Every year, one of the biggest causes of teen deaths in the United States is auto accidents. A feeling of invincibility is common during the teenage years, and it’s this feel that has been known to show up in this particular group’s quality of driving. Unfortunately, the mindset of a teenager combined with the lack […]
Every year, one of the biggest causes of teen deaths in the United States is auto accidents. A feeling of invincibility is common during the teenage years, and it’s this feel that has been known to show up in this particular group’s quality of driving. Unfortunately, the mindset of a teenager combined with the lack of driving experience can lead to a higher rate of car accidents.
Driving is something many take for granted, especially a carefree teenager. In 2013 alone, there were over +2,000 teen deaths, aged 16-19, in the United States. Additionally, well over 200,000 additional teens were treated for injuries suffered in a crash. There are many causes of teen, car accidents. Here, I will go over some of the most prevalent ones.
Teen drivers are the least experienced group of drivers on the road, often fresh out of driving school. They often have their licenses for 3 years or less, which often means they haven’t had enough time to develop the mature reflexes and instincts required to drive safely. This inexperience can manifest itself into an accident in several ways, though through no inherent fault of the driver.
Examples of accidents caused by inexperience include not seeing another vehicle pull into the road, most likely because the driver isn’t properly scanning their surroundings. Or, forgetting to utilize the turn signal and in turn being rear ended. These are skills drivers master over the years, but new drivers can expect to be more prone to making these simple mistakes.
Reckless driving and misunderstanding road conditions
Another type of inexperience is not recognizing the dangers of certain road conditions. Speeding is a common problem among teenage drivers. If these two are paired together, plenty of accidents can occur. Scenarios could include coming around a turn too fast, or not recognizing the need to leave more space to stop in wet or icy conditions. Some accidents might lead to simple fender benders, but others, like taking a highway exit too fast, can cause serious harm.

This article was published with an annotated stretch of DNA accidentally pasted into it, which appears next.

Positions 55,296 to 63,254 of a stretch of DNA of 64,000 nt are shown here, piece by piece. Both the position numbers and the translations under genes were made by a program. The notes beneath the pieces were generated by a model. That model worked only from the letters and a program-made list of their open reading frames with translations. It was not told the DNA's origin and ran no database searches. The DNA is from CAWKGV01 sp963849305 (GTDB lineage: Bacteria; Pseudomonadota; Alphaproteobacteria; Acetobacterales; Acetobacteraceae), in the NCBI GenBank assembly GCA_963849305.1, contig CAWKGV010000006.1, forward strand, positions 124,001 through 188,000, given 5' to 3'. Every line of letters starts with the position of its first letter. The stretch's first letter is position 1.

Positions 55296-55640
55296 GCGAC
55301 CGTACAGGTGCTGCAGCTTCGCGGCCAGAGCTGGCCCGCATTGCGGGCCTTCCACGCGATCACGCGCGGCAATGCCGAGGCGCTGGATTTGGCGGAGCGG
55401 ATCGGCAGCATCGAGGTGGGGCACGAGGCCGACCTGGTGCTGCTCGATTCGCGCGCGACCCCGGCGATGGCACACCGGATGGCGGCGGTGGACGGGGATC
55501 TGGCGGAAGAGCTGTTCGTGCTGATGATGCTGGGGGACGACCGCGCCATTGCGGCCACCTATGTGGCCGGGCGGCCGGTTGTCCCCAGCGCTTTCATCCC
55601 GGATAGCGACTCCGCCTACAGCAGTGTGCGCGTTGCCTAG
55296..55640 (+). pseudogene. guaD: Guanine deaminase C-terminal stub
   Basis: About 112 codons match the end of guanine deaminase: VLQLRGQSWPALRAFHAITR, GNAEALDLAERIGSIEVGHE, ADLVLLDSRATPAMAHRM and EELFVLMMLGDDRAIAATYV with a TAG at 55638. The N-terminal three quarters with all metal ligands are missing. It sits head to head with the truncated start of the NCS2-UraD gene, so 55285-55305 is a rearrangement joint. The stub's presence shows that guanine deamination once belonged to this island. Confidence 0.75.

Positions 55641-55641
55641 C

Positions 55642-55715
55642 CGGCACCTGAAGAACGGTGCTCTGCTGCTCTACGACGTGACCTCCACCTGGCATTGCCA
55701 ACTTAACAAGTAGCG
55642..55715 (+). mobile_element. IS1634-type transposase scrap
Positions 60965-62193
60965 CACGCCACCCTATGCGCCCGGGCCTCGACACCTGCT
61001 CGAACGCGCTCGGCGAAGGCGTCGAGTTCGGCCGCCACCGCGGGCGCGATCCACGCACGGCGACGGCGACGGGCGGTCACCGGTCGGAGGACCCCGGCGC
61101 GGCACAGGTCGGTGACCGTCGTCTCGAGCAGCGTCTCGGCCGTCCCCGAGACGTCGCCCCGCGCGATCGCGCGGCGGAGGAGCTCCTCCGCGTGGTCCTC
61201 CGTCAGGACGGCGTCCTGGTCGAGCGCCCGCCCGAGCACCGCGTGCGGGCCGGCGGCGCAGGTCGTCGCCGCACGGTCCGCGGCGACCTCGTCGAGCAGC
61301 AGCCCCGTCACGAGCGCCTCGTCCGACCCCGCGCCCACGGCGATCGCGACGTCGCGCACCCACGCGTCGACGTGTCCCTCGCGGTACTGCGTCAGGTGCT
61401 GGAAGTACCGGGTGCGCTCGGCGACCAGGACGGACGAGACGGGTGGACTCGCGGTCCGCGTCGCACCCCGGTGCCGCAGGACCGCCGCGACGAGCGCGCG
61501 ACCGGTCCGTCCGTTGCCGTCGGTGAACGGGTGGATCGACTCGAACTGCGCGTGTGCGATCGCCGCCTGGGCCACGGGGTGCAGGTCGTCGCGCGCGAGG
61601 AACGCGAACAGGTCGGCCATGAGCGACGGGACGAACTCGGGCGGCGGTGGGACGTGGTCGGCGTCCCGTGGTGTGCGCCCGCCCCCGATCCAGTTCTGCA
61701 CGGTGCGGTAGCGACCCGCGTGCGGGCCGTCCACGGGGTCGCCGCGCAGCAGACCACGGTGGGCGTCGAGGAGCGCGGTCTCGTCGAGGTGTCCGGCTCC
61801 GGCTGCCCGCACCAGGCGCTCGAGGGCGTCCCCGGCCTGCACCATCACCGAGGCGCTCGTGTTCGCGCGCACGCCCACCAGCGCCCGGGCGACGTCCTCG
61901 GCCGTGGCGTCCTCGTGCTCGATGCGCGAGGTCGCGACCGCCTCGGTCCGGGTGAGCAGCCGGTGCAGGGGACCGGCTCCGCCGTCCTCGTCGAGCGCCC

Driving with other teens
Many states have strict rules around the teen driver-teen passenger scenario. This is done for a reason: Having people in one’s car can be distracting, and is a proven common cause of accidents. Teenagers may be more likely to distract the driver and having multiple teens in the car may be a distraction that’s difficult to ignore. Studies show having teenagers in the car increases the risk of other driving problems as well.
Another trend amongst teens is using their driving time to multi-task (e.g. looking at the phone or texting). Younger generations, from an early age, have been introduced to cell phones; social media and interactivity has become second nature. Unfortunately, when the decision is made to text or look at their phone while driving distraction and chances of an accident increases. This is a problem that hits any generation, but when you combine the distraction with lack of driving experience it can be a real issue.
Driving is one of the more dangerous activities a person will undertake in life, and teens should be taught and tested to recognize their risk exposure in the early stages. There are some great tools out there to help teens along the way. Pairing these tools with a few additional driving lessons, focused specifically on safety is a great way to ensure teens avoid an accident.
In his near 20-year career, Alex Lauderdale has served in multiple Transportation Administration, Analytic, and Management positions spanning multiple companies, including two in the Fortune 500. As a founder of EducatedDriver.org, he uses his experience and continued research to educate and broadcast information related to the current status and future of driving, driving technologies, technology TCD (total cost to driver), driver safety, and gaps in between.